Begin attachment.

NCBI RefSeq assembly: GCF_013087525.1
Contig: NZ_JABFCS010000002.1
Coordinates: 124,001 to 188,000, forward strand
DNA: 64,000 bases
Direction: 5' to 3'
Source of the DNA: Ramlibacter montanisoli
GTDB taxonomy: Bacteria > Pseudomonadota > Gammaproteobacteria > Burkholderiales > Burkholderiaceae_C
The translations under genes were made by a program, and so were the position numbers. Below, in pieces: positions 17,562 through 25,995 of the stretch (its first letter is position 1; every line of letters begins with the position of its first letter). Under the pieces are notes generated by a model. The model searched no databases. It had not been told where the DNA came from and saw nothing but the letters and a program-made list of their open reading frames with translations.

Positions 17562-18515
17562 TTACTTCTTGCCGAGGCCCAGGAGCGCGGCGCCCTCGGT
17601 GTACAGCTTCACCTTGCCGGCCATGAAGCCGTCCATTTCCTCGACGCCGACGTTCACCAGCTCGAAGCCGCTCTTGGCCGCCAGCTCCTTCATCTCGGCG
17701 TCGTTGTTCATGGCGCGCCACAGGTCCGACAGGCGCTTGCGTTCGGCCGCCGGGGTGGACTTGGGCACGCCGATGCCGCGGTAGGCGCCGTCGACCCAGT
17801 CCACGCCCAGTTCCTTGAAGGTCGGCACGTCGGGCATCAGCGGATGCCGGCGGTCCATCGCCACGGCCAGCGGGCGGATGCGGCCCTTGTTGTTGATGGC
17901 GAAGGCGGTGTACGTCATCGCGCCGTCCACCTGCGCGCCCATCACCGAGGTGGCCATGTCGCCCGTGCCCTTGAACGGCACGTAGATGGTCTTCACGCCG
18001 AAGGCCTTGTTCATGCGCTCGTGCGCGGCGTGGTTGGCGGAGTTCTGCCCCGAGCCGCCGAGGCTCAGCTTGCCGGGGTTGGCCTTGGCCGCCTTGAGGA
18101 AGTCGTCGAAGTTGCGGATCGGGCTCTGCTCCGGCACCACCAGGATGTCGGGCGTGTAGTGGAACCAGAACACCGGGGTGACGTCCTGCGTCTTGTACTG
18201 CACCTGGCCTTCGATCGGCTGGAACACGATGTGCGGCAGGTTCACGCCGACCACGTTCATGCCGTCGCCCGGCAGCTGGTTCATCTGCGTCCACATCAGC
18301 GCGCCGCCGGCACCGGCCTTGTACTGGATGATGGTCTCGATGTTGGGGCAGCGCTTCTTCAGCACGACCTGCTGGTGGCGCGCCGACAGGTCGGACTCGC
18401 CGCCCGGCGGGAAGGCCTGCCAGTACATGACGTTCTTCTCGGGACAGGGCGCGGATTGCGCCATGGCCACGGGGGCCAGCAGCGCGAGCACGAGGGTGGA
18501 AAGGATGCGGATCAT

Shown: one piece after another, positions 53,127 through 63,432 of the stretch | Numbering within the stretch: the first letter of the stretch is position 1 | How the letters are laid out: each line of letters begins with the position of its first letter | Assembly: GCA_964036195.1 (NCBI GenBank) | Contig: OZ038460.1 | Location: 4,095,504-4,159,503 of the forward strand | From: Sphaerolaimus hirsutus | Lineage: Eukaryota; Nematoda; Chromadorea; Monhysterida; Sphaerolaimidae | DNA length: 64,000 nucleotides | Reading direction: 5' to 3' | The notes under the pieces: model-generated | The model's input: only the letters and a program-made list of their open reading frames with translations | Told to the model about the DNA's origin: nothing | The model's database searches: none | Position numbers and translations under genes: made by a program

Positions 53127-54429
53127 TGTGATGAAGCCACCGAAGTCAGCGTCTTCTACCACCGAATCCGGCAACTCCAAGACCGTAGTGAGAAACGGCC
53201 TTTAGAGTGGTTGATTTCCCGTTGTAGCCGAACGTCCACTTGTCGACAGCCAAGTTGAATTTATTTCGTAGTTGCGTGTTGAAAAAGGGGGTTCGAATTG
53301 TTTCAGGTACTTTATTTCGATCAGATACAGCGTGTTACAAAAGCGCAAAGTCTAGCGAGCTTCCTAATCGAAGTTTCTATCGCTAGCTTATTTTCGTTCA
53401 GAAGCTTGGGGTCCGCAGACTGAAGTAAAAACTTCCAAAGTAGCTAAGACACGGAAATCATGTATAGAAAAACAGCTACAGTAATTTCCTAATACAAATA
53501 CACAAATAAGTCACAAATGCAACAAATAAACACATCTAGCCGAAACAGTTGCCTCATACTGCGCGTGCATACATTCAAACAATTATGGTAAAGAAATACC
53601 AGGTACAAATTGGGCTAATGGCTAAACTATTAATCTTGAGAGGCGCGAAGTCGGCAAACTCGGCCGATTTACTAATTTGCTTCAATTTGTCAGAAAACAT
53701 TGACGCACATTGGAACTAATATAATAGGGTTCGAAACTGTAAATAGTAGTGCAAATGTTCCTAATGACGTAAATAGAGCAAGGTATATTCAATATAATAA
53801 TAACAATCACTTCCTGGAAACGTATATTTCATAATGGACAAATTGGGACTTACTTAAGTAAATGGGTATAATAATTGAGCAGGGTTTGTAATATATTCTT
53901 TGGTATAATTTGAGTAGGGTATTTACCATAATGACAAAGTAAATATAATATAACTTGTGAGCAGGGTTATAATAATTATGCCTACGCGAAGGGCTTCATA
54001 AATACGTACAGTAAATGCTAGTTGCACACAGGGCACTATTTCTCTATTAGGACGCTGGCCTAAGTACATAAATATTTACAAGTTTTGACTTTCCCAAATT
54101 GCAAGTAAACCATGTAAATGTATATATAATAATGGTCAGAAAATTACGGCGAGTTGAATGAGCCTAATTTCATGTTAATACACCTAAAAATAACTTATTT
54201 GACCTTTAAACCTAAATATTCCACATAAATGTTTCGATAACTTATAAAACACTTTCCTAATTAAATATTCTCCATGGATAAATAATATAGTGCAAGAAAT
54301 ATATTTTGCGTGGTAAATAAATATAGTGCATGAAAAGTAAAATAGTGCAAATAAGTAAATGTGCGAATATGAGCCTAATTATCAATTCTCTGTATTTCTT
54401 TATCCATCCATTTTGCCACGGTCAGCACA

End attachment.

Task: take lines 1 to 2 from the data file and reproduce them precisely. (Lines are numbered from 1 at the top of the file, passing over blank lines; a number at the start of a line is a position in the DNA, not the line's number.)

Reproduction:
NCBI RefSeq assembly: GCF_013087525.1
Contig: NZ_JABFCS010000002.1